A democratic government should seek to offset a totalitarian regime's apparent advantage of not having to consult its populace. It does this by forging a voluntary national consensus on security issues like United States relations with the Soviet Union. Such consensus is vital for a democracy. It serves as a bridge from administration to administration. It permits continuity for negotiations, time for absorbing repercussions from mistakes and for resolving confusions -- none of which may neatly fit the four-year, and at times eight-year, US presidential cycle. It is needed to offset the apparent tactical advantage of a totalitarian regime in not having to consult a broad public constituency.
For a democracy, strength of arms and vehemence of rhetoric are not enough. Internal policy conflicts must be resolved. A democracy's ultimate advantage over repressive regimes lies in the consent of the governed.
An administration is greatly benefited by demonstrating a bipartisan, bicameral foundation for its policy. Otherwise an opponent like Mikhail Gorbachev, whose career could outlast those of the next three or four American presidents, would be tempted to wait for a leader more amenable to his aims.
We are reminded of this as we observe Secretary of State George Shultz return from his Vienna meeting with Foreign Minister Andrei Gromyko with neither a date nor a place for a summit between the superpower heads of state. Apparently the White House has become the petitioner for such a summit. The Kremlin, knowing that Washington wants a meeting, is putting one into the hopper with the more basic negotiations. What is the price? Both sides in Vienna laid out their grievances. But as far as one can tell, the administration has not yet decided its basic negotiating positions.
Does the White House have a single, consistent Soviet policy? Mr. Shultz talks ``decoupling,'' saying there is to be no linkage between arms control and human rights issues. But in Ottawa this week, another administration official suggested there is indeed such a linkage.
The administration apparently wants it both ways: coupling and decoupling; the freedom to speak harshly at a distance and to meet cordially at a summit; an arms control agreement and its ``star wars'' program.
There does not even seem to be a sense of urgency to seek an internal administration consensus. Differences on policy aired in public are chalked up as expressions of mere ``personal'' opinion.
Obviously if there is to be national consensus, there must be a consistent White House policy. Ideally, the policy should derive from the confluence of public views. And, analytically, here's the rub: There is not yet a partisan, that is, a Republican, consensus, let alone a near prospect of a bipartisan consensus or one between the White House and Congress.
The GOP has not finished its own internal war between the Kissinger d'etente faction and the hard-liners. As a matter of scale, the distance between Jimmy Carter and the Nixon-Ford administrations on Soviet policy was like that of the earth to the moon compared with the earth-sun split within Republican ranks. Part of the appeal in Ronald Reagan's bid to bring Gerald Ford onto his 1980 ticket was to try to put that split behind the party.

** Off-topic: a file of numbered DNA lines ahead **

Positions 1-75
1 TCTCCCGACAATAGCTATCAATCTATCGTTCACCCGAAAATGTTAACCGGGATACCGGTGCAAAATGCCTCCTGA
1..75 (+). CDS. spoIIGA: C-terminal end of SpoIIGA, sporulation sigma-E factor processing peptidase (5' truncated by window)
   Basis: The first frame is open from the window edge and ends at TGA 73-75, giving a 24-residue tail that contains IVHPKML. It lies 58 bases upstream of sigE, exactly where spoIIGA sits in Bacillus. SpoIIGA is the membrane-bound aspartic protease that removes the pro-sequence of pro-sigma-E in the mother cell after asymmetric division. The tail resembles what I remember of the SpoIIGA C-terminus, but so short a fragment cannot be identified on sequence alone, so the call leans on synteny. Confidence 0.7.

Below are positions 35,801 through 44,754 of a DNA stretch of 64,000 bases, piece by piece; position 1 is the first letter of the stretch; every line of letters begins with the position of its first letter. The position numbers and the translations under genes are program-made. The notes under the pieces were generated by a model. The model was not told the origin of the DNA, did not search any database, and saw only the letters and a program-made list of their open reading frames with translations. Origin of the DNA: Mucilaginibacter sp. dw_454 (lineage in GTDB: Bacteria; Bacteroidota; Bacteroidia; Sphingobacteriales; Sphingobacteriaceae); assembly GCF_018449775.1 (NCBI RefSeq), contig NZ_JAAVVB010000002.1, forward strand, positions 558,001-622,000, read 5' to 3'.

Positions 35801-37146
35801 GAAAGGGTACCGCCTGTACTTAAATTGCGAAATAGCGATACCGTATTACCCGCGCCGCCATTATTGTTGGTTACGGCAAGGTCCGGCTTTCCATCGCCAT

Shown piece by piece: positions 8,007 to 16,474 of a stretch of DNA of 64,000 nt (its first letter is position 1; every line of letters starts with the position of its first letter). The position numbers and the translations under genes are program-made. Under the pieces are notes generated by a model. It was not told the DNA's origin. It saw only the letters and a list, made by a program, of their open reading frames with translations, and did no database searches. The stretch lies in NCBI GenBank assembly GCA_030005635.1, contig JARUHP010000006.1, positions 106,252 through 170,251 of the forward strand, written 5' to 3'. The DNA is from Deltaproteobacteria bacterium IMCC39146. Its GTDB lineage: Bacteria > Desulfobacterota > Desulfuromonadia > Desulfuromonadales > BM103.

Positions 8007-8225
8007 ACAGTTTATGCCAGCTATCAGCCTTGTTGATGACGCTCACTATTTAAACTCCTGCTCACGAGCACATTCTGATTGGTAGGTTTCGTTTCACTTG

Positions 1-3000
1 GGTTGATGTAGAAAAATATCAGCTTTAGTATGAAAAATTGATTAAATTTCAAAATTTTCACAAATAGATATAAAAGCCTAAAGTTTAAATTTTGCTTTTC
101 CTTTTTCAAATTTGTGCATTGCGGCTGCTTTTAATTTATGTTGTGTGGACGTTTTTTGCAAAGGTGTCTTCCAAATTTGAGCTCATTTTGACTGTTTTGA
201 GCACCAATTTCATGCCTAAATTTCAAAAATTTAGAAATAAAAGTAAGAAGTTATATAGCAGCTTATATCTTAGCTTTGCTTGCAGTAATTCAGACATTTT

Through special commissions, President Reagan was able to reach a domestic agreement on financing the social security system in the immediate years ahead, on a broad Central America policy, and on the troubled MX missile. But Soviet policy rates higher than these issues in explosive potential within the GOP. Who would chair such a commission? Isn't it a president's unique role to decide the fundamentals of pacts with foreign powers?
And yet the logic of not allowing itself to be pressured by time, of arguing that the United States position of today is the most likely to be followed in the future, makes a case for a change of approach by this administration. A position with the backing of previous presidents -- three of whom are active today -- of leaders of both parties in Congress, of respected experts, could only strengthen a president's hand. It would help insulate the issue from the coming political campaigns.
The first round of negotiations in Geneva came up empty. We do not yet know why we should be more optimistic about a second round.
Perhaps Mr. Reagan could break new ground at a meeting with Mr. Gorbachev -- but again we do not know whether a summit will be held, and if one is, whether more than ritual grievances will be aired.
When presidents leave office, they leave their executive authority behind. The great presidents, like Lincoln, have been those who saw the lines of continuity leading toward consensus in the future, even when there was bitter, clouding strife in their own times.
President Reagan may not be able to lead the Kremlin to the table for a substantive agreement. Mr. Gorbachev and company do have a choice in the matter. But Mr. Reagan can help lead Americans to the table by raising the discussion and participation to a level that takes into account the need for consensus and continuity in American foreign policy.